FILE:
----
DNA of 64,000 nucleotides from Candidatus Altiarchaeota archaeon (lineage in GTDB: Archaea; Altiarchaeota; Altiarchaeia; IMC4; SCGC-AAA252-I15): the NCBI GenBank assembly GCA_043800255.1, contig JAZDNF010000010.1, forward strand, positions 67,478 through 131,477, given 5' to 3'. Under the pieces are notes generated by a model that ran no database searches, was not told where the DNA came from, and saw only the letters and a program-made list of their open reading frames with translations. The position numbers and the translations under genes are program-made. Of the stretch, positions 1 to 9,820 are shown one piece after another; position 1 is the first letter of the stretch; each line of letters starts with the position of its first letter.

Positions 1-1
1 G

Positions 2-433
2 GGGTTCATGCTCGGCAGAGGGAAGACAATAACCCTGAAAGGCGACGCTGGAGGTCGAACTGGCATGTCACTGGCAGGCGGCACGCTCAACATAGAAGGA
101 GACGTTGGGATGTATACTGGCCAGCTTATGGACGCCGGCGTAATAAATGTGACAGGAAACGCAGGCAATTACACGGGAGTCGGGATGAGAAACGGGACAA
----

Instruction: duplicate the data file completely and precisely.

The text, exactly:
DNA of 64,000 nucleotides from Candidatus Altiarchaeota archaeon (lineage in GTDB: Archaea; Altiarchaeota; Altiarchaeia; IMC4; SCGC-AAA252-I15): the NCBI GenBank assembly GCA_043800255.1, contig JAZDNF010000010.1, forward strand, positions 67,478 through 131,477, given 5' to 3'. Under the pieces are notes generated by a model that ran no database searches, was not told where the DNA came from, and saw only the letters and a program-made list of their open reading frames with translations. The position numbers and the translations under genes are program-made. Of the stretch, positions 1 to 9,820 are shown one piece after another; position 1 is the first letter of the stretch; each line of letters starts with the position of its first letter.

Positions 1-1
1 G

Positions 2-433
2 GGGTTCATGCTCGGCAGAGGGAAGACAATAACCCTGAAAGGCGACGCTGGAGGTCGAACTGGCATGTCACTGGCAGGCGGCACGCTCAACATAGAAGGA
101 GACGTTGGGATGTATACTGGCCAGCTTATGGACGCCGGCGTAATAAATGTGACAGGAAACGCAGGCAATTACACGGGAGTCGGGATGAGAAACGGGACAA